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Yucca.  (In the wild is the only acceptable place for this horrid plant to be.  See HERE.)

And there was so much more.  We saw deer, bunnies, birds, and snakes.  Yes, snakes.  A garter snake and then a bull snake.  The 2-3 foot-long bull snake was sunning himself on the trail and was not about to move for us.  So we walked around him on the grass while my heart pounded away.

But more than everything we saw, heard, smelled, and tasted, we just felt God’s presence around us and experienced His blessing in our marriage.  It was just the two of us, meandering along, not worrying about anything.  Not necessarily doing anything.  Just being together.

My husband is my best friend, but he wouldn’t be, if I never spent time alone with him.  All relationships require time together.

Want my advice?

Make time for God in prayer every day.  And make time for your spouse too.

 

Homeschooling

My Hydra-Yucca-Plant: A Tragedy

This summer we’ve been studying biology and botany.  Well, sort of.

You see, I have a yucca plant that won’t die.  In fact, it only multiplies.  So my husband and the children have been experimenting with different Killing Methods.

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Here it is.  Thriving.

Ever since we moved out here, in the country, we’ve had a yucca plant problem.  The previous owners of our place willingly (and stupidly) planted this horrible, indestructible thing.  So the first and second year we just hacked the thing off at the ground, naively hoping it would disappear in the spring.  And it did no such thing.

The third year, my husband got the spade out and violently slashed at the roots and wrenched out big hunks of that deplorable plant.  I was quite hopeful that it would be gone.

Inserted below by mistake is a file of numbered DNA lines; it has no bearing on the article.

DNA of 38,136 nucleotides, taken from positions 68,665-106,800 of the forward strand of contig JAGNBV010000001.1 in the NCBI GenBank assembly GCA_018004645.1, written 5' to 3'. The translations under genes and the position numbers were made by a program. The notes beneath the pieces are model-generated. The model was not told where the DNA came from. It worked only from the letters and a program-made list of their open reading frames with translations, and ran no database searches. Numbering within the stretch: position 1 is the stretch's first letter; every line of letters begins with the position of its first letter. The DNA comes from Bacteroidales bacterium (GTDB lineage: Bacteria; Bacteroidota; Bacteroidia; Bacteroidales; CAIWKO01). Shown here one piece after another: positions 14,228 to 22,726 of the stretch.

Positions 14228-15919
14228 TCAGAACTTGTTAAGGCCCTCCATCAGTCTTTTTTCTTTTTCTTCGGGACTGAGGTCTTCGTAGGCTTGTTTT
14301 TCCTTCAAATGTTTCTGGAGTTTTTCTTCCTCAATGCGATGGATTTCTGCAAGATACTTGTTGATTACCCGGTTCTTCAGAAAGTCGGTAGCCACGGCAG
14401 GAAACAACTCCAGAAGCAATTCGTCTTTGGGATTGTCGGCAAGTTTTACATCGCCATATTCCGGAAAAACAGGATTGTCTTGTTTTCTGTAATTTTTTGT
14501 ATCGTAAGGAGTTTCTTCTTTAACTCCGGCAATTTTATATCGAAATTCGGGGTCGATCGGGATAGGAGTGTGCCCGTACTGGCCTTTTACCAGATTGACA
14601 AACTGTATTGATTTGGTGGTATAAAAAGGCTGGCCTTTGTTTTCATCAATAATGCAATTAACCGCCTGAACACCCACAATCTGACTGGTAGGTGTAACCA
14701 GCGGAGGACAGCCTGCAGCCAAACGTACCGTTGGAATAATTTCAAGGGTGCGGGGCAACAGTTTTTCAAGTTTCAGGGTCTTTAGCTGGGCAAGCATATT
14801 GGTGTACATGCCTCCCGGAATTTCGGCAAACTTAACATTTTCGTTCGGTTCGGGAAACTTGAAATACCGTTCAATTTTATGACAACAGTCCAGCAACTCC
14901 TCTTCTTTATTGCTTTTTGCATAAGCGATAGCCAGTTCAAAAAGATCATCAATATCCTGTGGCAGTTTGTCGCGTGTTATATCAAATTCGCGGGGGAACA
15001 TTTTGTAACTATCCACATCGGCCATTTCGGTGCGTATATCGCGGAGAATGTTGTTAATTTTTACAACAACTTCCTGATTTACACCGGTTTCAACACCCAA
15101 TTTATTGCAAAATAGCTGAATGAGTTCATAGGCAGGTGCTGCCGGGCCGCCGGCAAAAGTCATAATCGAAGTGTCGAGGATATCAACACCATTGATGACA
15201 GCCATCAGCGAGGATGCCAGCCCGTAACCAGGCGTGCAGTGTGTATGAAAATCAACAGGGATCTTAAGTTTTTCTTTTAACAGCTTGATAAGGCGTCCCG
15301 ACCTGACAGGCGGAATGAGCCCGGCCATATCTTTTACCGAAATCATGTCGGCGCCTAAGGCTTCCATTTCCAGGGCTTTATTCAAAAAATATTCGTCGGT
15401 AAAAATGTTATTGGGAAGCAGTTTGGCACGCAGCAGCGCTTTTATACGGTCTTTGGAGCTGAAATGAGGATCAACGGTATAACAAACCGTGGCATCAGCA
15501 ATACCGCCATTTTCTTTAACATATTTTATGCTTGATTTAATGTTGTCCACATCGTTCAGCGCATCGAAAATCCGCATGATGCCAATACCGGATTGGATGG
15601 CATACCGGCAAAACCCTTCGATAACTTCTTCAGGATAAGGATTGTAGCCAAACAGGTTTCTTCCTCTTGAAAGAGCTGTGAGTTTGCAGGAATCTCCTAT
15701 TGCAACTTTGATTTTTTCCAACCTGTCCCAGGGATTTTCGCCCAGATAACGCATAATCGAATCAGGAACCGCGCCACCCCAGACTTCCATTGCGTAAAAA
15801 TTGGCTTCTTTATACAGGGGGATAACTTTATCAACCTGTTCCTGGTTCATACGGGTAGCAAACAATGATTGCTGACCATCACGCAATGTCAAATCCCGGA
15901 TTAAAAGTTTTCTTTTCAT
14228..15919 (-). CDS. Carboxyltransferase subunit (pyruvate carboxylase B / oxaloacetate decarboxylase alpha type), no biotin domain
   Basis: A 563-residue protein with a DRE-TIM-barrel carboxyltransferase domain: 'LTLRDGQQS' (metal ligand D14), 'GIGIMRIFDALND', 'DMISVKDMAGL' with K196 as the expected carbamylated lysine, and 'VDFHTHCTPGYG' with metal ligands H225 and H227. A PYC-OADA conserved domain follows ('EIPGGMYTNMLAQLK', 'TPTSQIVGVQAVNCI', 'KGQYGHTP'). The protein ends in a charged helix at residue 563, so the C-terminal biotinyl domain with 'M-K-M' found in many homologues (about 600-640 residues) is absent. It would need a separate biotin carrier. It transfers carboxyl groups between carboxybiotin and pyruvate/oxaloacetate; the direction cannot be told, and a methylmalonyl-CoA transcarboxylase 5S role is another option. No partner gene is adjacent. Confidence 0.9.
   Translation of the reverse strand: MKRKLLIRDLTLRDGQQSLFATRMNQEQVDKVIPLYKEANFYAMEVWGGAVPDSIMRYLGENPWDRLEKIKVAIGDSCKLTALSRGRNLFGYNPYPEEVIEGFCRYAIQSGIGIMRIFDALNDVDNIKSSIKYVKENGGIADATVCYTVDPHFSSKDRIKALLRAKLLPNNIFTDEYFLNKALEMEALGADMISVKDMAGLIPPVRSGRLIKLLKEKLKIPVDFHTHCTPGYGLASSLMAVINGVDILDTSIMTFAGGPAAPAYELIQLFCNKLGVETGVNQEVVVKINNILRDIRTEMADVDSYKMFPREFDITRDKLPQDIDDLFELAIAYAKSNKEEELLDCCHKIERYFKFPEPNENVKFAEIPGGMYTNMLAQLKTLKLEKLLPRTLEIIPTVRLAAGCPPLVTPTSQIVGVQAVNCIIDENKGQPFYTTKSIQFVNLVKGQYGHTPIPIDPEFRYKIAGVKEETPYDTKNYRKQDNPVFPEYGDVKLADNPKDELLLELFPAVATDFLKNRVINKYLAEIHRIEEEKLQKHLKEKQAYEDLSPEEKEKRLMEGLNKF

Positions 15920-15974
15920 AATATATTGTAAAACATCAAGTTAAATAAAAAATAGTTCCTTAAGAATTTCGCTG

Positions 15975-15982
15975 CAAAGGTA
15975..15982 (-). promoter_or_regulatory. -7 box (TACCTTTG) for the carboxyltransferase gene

Alas.  My hopes were in vain.  The thing only multiplied; thus receiving it’s new name The Hydra.  (You are familiar with Hercules and the Hydra Dragon?  You cut off one head and several more appear.  Unbelievable.)  This Hydra-Yucca-Plant is threatening to take over my whole garden.

Last summer, I gave the 8-year-old twins a tank of extra-strong, undiluted Round-Up and a sprayer.  Their job was to kill it.  Hence, botany as summer school – good idea, right?

Well, the twins failed and through no fault of their own.  It just kept popping up all over the place.

This summer the twins have been giving me reports on It.  “Hey Mom, do you want us to pull Those Plants out?  Or should we get the Round-Up?”  And, “Mom, there’s more of ’em!”    And finally, “Mom, you wouldn’t believe it, but now they’re popping up on the other side of those railroad ties!”

And so, I give up.  This year, the Hydra-Yucca-Plant gets to live.  It’s a tragedy.

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Here it is in another spot.

The picture below is a full-grown yucca plant in the wild, where it belongs.

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This picture was not taken by me.  It was taken by Forest and Kim Starr.

P.S.  This is such an ugly plant.  It belongs only in deserts.  It’s pretty much like a worthless cactus anyway, with it sharp spears.  And ugliness.  No offense to anyone out there who actually likes these indestructible things.  For I suppose they do offer a little green to an otherwise brown landscape.